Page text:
Does the World need another Martyr? The Case of Birtukan Mideksa – Chris Flaherty –Filmmaker
On December 28 2008, Birtukan Mideksa was arrested again and imprisoned to serve a life sentence after the pardon granted to her in 2007 was revoked. (more…)
On December 28 2008, Birtukan Mideksa was arrested again and imprisoned to serve a life sentence after the pardon granted to her in 2007 was revoked. Medeksa was among more than 100 people jailed for offences after allegations of fraud took hold of the Ethiopian election in 2005. The Ethiopian government claimed that her pardon was conditional on “an apology for her crimes.” Today, the 36yr old court judge and mother appears to be gradually elevating to martyrdom status alone in her prison cell — much the same way Aung San Suu Kyi of Burma has.
In May of 2005 the Ethiopian government shot and killed 193 unarmed protesters after a much contested national election. In addition, thousands around the country were rounded up and sent to prison. The press was virtually shut down and many journalists were forced to go into hiding or risk the possibility of suffering horrific consequences at the hands of government security forces. The effect on the population has been devastating. Since the government crackdown Ethiopians have been living in fear of a regime that has demonstrated it will stop at nothing to maintain power, including murdering its own citizens.
The next Ethiopian national election is rapidly approaching and will be held next May. As a filmmaker and a strong supporter of human rights and democracy, I tried my best to reveal the circumstances Ethiopians face in my current film, Migration of Beauty. The film documents in detail the election in 2005 and draws parallels between the present reality inside the country and how it affects the lives of Ethiopians in the Diaspora. I cannot help but be discouraged with all the latest developments coming out of Ethiopia. A recent Reuter’s article indicates that hundreds of opposition party members have been rounded up and sent to prison in preparation for the upcoming election. Indeed, the ruling party’s most viable opponent, Birtukan Mideksa has been in prison since December of 2008. Before her arrest she was hailed as the best possibility to beat Prime Minister Meles Zenawi and his party, the Ethiopian People’s Revolutionary Democratic Front or, EPRDF. Now, Birtukan Mideksa appears to be gradually elevating to martyrdom status much the same way Aung San Suu Kyi of Burma has.
As the election gets nearer, grim news coming out of Ethiopia increases with tremendous frequency. A recent report by the Committee to Protect Journalists or CPJ reveals that Ethiopia is the second most abusive country towards journalists in the entire continent of Africa. Organizations like, Reporters Without Borders and the International Press Institute have been sounding the alarm for some time.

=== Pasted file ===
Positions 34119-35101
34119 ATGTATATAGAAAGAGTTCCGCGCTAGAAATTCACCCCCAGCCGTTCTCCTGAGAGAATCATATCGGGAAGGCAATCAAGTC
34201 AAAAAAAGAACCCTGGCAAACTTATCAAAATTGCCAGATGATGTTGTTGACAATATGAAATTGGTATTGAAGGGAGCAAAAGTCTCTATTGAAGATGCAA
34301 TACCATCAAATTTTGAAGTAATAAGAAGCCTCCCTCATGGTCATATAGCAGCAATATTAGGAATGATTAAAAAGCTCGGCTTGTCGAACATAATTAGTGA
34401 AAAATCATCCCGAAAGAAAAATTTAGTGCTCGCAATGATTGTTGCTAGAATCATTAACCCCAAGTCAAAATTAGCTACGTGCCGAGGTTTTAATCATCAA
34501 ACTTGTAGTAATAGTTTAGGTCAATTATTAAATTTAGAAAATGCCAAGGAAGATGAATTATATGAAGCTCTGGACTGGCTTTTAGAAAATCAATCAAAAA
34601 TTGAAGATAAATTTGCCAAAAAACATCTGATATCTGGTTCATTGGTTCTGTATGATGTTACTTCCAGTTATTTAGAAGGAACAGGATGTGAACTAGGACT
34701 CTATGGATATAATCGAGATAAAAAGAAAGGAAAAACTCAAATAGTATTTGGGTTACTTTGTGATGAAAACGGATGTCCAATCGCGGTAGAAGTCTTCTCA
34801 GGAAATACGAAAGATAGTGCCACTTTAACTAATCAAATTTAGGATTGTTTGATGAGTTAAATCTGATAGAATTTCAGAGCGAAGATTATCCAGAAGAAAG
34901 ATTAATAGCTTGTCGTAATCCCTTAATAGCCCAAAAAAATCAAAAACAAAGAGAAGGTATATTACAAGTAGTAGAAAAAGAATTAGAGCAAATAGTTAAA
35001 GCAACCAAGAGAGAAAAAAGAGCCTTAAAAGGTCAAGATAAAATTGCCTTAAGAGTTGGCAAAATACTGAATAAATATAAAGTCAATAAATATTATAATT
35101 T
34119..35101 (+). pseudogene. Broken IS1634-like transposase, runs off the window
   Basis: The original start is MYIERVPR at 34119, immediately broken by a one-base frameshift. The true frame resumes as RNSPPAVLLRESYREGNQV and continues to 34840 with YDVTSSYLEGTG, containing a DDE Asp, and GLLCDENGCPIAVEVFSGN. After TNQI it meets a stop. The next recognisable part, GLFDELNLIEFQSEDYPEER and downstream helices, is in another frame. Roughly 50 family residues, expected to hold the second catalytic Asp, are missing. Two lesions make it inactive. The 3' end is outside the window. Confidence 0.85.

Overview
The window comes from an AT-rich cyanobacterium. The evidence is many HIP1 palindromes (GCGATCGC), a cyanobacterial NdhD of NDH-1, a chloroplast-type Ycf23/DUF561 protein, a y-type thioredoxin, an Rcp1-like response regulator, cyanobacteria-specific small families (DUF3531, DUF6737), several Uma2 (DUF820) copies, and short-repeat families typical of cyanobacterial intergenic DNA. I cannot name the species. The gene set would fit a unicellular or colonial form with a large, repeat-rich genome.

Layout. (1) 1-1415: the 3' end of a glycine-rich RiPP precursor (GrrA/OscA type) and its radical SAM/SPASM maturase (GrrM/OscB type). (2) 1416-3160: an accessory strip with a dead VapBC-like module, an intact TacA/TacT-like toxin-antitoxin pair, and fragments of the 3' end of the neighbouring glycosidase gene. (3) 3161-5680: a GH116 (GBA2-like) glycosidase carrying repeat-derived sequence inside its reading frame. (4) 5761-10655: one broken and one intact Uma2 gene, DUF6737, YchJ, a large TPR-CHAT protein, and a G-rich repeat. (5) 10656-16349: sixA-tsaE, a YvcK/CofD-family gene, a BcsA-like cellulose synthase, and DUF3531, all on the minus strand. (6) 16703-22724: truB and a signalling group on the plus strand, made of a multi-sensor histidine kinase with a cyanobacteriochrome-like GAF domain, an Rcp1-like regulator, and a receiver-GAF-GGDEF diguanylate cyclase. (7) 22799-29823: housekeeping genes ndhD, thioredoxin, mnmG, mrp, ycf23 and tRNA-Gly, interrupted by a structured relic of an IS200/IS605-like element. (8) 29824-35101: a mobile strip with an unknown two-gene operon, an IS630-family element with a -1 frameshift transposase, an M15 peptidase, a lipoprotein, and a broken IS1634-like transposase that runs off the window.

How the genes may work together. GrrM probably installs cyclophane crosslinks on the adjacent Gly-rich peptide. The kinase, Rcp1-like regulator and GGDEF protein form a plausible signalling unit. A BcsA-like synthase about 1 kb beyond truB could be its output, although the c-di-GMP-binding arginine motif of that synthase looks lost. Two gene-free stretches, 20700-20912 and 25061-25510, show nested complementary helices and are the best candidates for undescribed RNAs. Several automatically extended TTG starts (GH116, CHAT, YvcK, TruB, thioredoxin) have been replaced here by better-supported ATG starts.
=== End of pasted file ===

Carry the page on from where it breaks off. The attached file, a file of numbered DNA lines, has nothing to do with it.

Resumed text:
At a recent screening of my film in New York City, Tala Dowlatshahi, the senior advisor for the U.S. branch of Reporters Without Borders and anchor of RUTV illustrated quite clearly the horrific situation of two particular Ethiopian journalists. Serkalem Fasil and Eskinder Nega were initially jailed after the 2005 Ethiopian election. They were eventually released under a pardon agreement but now with the 2010 election approaching, the government is attempting to legally revoke the pardon and put them back in prison. Dowlatshahi further pointed out the Ethiopian governments attempt to use an anti-terrorism law to charge journalists both as individuals and the companies they work for. The law was passed earlier this year and is having the ominous effect of forcing journalists to permanently close newspapers and flee the country as charges are being drafted against them.
Recently Ethiopian Prime Minister Meles Zenawi went to Copenhagen to represent Africa in the United Nations Climate Change Conference. I was personally dismayed how such an oppressive figure could be accepted to represent an entire continent. Even more astounding is the insensitivity of “the powers that be” towards the suffering of the Ethiopian people. As former New York Times reporter Doug McGill put it, “he’s being recognized and welcomed with open arms.” McGill also compared him to North Koreas Kim Jong Ill and Zimbabwe’s Robert Mugabee.
Journalists and filmmakers who work with REPORTERS UNCENSORED still have much work to do to inform the general public about oppressive regimes like the EPRDF and Prime Minister Meles Zenawi. They will always be what they are but those who insist on lending them the credit to continue their filthy practices are the ones we need to call out.
Chris and his film, Migration of Beauty will be featured this week on Reporters Uncensored (RUTV). Tune in at 6pm (ET) for a LIVE chat at www.livestream.com/reportersuncensored or watch on demand. For more information go to www.reportersuncensored.com
Social Innovators Series Episode 07 Ethiopia Election